“Look Ma’am! The mustard seeds have sprouted in my pot,” said Siddharth excitedly to his teacher.
A few days ago, during a gardening session at school, Siddharth sowed the mustard seeds he had brought from home. Today, he got the fruits of sown seeds, a beginning to new life, the most important lesson children learn get from gardening. Kids get firsthand experience of life nurtured by themselves.
Gardening also provides unparalleled experiences to your kids—enhance the skills of enquiry, observation, experimentation and conclusion.
It boosts a child’s confidence and encourages his/her hands on discovery and curiosity. Above all, this is the fun learning and bonding activity for kids and parents too.
If you are also excited to introduce your kid to different plants and flowers, don’t wait for the right time to come. You can introduce gardening to your child at any age.
Here are a few creative ways to help your child to identify plants and flowers:
1) Get started
Divya , a nursery teacher at Kids’ Planet Preschool, always prefers to acquire innovative approach to help her students sustain their interest in learning. She has created flashcards of vegetables, flowers, and fruits to play an interesting game in her class.
“We first ask students to colour the printed pictures of fruits/vegetables/flowers and then use them. We divide the kids into smaller groups and play the game to help them identify vegetables, flowers, etc. They enjoy this activity and it’s quite effective.” she says.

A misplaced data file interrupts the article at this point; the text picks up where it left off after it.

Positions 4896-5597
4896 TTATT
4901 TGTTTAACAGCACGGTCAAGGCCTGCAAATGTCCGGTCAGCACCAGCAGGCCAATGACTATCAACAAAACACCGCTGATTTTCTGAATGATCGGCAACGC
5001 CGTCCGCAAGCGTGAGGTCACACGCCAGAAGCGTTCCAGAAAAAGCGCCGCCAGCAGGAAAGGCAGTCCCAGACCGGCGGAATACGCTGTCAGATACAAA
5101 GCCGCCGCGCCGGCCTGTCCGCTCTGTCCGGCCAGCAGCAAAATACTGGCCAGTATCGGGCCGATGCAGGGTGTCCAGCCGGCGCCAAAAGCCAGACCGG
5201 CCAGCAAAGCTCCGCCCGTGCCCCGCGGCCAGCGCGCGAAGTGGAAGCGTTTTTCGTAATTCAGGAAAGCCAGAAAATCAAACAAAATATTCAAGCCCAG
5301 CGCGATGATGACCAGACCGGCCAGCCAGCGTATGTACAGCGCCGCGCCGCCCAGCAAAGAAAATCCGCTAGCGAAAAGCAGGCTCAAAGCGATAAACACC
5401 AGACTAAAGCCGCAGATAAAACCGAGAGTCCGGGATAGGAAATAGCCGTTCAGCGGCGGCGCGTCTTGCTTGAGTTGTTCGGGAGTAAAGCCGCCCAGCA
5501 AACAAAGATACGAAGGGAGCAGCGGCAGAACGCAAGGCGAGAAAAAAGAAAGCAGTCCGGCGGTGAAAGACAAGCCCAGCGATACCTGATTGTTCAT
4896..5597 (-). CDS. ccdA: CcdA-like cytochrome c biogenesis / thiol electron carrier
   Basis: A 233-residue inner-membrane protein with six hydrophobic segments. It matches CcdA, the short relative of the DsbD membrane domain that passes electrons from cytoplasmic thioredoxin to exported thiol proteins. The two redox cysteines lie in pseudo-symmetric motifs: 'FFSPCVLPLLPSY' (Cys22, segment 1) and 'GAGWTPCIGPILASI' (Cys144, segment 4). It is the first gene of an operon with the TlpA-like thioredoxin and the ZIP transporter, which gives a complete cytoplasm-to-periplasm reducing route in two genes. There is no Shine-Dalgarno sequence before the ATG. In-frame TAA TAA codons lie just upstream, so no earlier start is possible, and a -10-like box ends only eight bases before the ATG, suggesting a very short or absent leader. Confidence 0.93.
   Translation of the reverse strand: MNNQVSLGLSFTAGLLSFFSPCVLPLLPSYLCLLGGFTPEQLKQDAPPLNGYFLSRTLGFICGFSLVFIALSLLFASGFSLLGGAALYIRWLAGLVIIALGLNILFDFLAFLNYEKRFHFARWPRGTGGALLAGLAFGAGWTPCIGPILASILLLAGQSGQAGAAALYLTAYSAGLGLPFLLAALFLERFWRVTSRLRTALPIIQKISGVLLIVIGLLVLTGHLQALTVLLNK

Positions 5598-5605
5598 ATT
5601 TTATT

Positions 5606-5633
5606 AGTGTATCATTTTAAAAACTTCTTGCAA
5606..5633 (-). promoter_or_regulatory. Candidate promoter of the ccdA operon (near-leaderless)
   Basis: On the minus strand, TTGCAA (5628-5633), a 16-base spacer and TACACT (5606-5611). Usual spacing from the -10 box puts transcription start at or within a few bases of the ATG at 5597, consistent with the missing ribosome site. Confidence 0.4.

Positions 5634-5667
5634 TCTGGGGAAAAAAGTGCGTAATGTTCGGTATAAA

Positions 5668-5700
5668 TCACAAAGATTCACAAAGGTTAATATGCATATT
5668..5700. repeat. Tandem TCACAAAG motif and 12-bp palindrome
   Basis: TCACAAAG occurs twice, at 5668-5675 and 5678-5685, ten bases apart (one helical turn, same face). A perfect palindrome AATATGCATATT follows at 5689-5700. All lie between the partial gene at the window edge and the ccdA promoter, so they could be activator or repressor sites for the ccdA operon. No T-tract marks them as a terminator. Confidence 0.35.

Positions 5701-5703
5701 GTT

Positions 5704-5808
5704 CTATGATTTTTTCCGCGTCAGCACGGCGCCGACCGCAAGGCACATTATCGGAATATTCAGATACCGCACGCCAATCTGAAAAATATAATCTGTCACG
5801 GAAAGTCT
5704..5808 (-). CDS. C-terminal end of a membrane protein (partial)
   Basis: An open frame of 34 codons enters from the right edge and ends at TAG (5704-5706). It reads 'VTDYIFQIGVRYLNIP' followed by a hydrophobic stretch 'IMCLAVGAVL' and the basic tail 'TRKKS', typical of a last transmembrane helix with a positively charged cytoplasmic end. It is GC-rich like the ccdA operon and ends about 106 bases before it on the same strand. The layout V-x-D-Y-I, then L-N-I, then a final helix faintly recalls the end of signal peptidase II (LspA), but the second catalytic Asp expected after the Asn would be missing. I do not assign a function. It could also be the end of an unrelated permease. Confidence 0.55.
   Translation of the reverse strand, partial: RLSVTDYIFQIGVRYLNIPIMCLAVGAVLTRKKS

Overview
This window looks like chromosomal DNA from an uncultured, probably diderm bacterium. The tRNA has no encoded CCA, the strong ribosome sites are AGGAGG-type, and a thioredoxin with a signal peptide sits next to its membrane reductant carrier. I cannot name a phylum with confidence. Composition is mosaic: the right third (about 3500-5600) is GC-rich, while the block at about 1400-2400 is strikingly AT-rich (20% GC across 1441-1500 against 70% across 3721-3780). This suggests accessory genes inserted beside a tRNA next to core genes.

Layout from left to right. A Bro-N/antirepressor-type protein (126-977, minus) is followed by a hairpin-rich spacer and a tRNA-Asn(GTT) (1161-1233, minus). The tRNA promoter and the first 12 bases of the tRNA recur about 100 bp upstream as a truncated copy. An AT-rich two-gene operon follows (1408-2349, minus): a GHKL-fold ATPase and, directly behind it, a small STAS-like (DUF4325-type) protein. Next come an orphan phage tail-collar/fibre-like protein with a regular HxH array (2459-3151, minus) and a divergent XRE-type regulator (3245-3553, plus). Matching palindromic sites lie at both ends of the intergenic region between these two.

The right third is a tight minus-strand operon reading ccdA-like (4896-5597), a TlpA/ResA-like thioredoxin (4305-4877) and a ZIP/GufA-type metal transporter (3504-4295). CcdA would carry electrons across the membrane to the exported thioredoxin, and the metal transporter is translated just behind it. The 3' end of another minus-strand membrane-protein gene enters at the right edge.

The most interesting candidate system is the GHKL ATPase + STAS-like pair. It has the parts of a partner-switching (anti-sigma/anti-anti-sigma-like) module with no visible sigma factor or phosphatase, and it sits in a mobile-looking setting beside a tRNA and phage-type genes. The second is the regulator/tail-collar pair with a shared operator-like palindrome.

You can also use picture charts of vegetables/flowers; printable-learning sheets like vegetable/fruits bingo, match the name-picture activity; etc.
This stage of identifying plants and its products like vegetables, flowers, and fruits is the beginning stage, which kids acquire at a slow pace. You, then, help your child understand and explore.
2) Children books
My niece Pari is a book lover already. She is just about nine months old and her favourite book is about different flowers.
“I point out at the picture of the flower and tell her the name. Lotus is her favourite flower. She always wants me to turn the page to see lotus. She would point out at the pictures and say ‘Ubboo, ubboo‘,” says my cousin Shalini with broad smile on her face.
It’s quite amazing how much information you can find in children’s picture books. If you are a parent of a baby, invest in board books. They are non-tearable! They are available in many colourful varieties that will encourage your toddler to read them.
Show the pictures of flowers and plants to your kid as you read out the names. This way you can make learning easy for your child.
Pratima, a preschool teacher from Little diamonds school, has a simple approach to teaching her students about different kinds of flowers. She asks them to collect two or three different kinds of flowers. She, then, collects the flowers from students and tells the names of flowers to the class aloud.
“I ask them about their favourite flowers and plants. Then, ask them to draw these flowers and plants in a paper. To give them more scopes to explore, I also ask them to collect different flowers’/ plants’ pictures from magazines or newspapers and ask them to make collage with the help of their teachers and parents,” says Pratima.
A creative perspective to teach tiny tots about plants and the parts, don’t you think so?
While learning to identify plants and flowers theoretically is one thing, but it’s the practical experience that enriches a toddler’s learning curve. Gardening is one such activity.
Now then, if you are a plant lover and want to introduce gardening to your children, here are a few practical concepts to introduce: